I wasn’t really expecting an action movie here, and like most westerns the emphasis is more on people putting their hands on their guns than on actually shooting them. But there are some full-on shootouts and this is post-KILL BILL Tarantino so he turns them into comically excessive bloodbaths with industrial strength squibs (analog!), shots that send people flying through the air and innovative ways to deliver pain to characters who really, really deserve it.
Foxx and Waltz are the heart of the movie, but there are two marquee name villains worth praising. After flirting with playing Patrick Bateman and Hans Landa, Leonardo DiCaprio gets to combine a bit of both into Calvin Candie, a horrible scumbag slave owner who thinks he’s the height of sophistication. Samuel L. Jackson does a different kind of playing-against-type as Candie’s disturbingly loyal slave Stephen. Stephen (who at times reminds me of Uncle Ruckus from The Boondocks) hates Django for all the wrong reasons. Note that when they meet Django is pretending to be a slaver, but that’s not what Stephen has a problem with. He has a problem with him being free and in some ways treated equal. Over the years it seems like Stephen has figured out a way to be The Man within the system of slavery, kissing Candie’s ass and laughing at his jokes in the dining room but then when he goes into the back rooms he’s in charge. There’s a great shot that follows him from
yelling at teasing the other slaves in the kitchen to shucking and jiving for the white men in the living room. He’s worked his whole life to get here and now here’s Django, they let him ride in on a horse and sit at the table with the whites.
Like MANDINGO, the plot delves a little bit into brutal organized fights between slaves. It’s like – to borrow John McCain’s description of the UFC – human cockfighting. I noticed a somebody-somebody Perry credited as a stuntman. I looked it up and sure enough IMDb says J.J. Perry (UNDISPUTED 2, HAYWIRE) was the fight choreographer. This is different from alot of his other work though because it’s all about looking brutal and horrible, not showy. Tarantino stages it very cleverly so that we see one black body pinning down another, fists hammering down, but we see this over the shoulders of these rich white men sitting casually on couches, their heads often blocking the middle of the action. Unlike, say, the horrendous coverage of the tournament fights in WARRIOR, this is thematically smart. Tarantino is not gonna allow you to enjoy this as a movie fight. It’s a horror scene, made more illicit and wrong by the fact that it’s taking place just on a floor in somebody’s home, not some sort of cage or ring. Reminded me of some scenes in FIGHTING, but the effect is more like COCKFIGHTER when they’re having their competition in a hotel room. It’s so casual it’s creepy.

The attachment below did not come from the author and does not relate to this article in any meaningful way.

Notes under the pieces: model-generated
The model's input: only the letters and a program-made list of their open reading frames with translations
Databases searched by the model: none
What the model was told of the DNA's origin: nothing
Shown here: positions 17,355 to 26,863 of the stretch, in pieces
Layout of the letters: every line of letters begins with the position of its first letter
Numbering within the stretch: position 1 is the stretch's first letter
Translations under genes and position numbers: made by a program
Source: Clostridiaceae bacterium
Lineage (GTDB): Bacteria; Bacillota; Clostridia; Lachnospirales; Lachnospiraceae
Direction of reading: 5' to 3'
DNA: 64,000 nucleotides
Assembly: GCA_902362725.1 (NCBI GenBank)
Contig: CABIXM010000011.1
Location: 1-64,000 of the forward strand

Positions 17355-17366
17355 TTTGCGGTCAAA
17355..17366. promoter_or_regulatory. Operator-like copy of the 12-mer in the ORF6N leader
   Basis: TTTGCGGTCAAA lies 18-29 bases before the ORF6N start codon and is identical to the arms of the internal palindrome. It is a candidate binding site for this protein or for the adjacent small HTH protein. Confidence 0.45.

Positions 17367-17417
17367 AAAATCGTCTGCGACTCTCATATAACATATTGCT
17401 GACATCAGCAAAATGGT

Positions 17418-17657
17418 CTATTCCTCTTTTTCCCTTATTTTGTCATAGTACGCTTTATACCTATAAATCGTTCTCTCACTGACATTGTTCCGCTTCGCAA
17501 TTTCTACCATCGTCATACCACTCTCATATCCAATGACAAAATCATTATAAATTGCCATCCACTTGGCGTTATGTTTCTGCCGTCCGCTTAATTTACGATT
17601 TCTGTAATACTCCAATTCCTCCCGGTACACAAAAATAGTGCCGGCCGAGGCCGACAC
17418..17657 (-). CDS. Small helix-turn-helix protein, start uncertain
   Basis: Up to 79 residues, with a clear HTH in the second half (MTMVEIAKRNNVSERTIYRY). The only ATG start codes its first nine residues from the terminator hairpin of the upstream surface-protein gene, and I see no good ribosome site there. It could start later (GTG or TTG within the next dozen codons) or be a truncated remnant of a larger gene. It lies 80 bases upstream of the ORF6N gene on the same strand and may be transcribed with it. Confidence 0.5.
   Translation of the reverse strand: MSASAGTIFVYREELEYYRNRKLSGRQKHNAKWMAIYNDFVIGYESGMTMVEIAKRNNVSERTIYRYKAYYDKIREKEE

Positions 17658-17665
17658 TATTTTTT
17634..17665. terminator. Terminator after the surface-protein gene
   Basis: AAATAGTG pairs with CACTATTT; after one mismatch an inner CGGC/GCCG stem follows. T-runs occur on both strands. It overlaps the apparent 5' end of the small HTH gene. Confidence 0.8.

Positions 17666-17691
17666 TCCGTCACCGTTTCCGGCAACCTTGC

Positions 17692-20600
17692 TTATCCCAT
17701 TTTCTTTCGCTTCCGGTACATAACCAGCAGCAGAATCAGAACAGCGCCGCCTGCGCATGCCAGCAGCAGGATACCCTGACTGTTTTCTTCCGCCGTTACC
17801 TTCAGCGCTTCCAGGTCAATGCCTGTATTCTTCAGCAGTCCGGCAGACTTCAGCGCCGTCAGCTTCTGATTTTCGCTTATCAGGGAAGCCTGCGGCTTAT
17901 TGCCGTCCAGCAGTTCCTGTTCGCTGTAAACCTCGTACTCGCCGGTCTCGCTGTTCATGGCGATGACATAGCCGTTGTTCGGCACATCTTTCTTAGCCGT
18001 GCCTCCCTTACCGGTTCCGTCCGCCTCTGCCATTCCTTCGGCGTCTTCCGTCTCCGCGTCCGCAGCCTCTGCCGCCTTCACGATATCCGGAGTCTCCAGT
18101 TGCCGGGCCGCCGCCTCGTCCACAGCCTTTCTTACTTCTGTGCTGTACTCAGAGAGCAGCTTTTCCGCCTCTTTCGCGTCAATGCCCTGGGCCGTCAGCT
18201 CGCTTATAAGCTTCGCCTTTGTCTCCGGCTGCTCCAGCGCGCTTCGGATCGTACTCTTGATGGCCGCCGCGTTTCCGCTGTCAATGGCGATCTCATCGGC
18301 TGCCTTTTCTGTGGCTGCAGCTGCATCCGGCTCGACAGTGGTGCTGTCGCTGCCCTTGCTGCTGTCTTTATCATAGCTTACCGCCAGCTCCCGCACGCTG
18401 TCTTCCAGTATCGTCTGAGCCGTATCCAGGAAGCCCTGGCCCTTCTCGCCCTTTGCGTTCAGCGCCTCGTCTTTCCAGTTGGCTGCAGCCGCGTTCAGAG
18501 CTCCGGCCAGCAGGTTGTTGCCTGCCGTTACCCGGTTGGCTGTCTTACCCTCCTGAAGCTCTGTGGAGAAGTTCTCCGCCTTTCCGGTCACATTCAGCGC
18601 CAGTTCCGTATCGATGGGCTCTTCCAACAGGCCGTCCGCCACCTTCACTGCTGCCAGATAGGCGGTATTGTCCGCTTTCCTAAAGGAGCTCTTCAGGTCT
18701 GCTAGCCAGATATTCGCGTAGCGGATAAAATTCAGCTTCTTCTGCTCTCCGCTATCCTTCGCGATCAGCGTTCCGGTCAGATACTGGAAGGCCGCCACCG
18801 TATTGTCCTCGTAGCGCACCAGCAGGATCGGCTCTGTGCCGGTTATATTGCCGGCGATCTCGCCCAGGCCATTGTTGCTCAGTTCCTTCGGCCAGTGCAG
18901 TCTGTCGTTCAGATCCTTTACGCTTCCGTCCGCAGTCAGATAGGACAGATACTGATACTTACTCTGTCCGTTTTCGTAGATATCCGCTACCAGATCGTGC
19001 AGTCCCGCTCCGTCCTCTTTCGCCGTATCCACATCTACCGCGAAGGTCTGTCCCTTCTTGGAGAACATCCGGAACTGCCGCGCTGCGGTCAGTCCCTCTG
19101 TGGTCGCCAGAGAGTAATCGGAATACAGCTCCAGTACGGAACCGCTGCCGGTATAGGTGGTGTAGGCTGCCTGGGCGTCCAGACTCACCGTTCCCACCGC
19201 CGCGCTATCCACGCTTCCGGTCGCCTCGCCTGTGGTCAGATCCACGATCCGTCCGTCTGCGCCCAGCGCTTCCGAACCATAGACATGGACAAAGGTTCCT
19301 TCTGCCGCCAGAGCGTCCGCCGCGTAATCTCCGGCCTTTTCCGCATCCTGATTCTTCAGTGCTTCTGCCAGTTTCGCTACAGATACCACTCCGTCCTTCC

Despite all the violence and brutality in the movie I think Tarantino’s kind of a softie, he loves his good guys and he pulls back before tormenting them as much as he could if he really wanted to upset us. And I’m kind of a softie too so I appreciated the gesture. Thanks for not keeping her pinned down to the table for too long, I thought. I’m happy to have that over with. SPOILER COMING UP. In a vintage spaghetti western Broomhilda surely would have to die, just as O.G. Django’s wife did, and as Charley’s girl did. But I knew Tarantino would want to give them a happy ending, and I like that. It’s sweet.
It does feel a little weird to have the central female character be such a straight up damsel in distress. Like Beatrix Kiddo “That woman deserves her revenge, ” but she does nothing for herself, just gets tormented and rescued. Considering the heroines of JACKIE BROWN, KILL BILL, DEATH PROOF and INGLOURIOUS BASTERDS this has gotta be an intentional choice and not just a sexist oversight. Maybe it’s to fit the western archetypes, or the Siegfried legend they talk about, maybe to make Django truly exceptional by being the only defiant slave we see, the inspiration for all others. I don’t know. I wish she got to do more but at the end she looks at Django so lovingly that I couldn’t help believe it and be moved by her.
BIGGER SPOILERS THIS PARAGRAPH. I really like that Dr. Schultz gets a death that’s heroic, but not in the usual way. He could very easily get out of there alive, and probly with Broomhilda as planned. But he takes a stand on principle. He has very successfully protected himself by staying within the law, only killing people who are wanted dead or alive, carrying the warrants, knowing who to show them to, trying to rescue Broomhilda through a legal slavery transaction instead of just busting her out, so that nobody can come after her. But now he’s faced with the idea of shaking hands with this asshole, and he can’t do it. And since he’s decided this is where he’s gonna draw the line, fuck it, no more law. No more paperwork. He decides he’d rather shoot this motherfucker and die than shake his hand and live.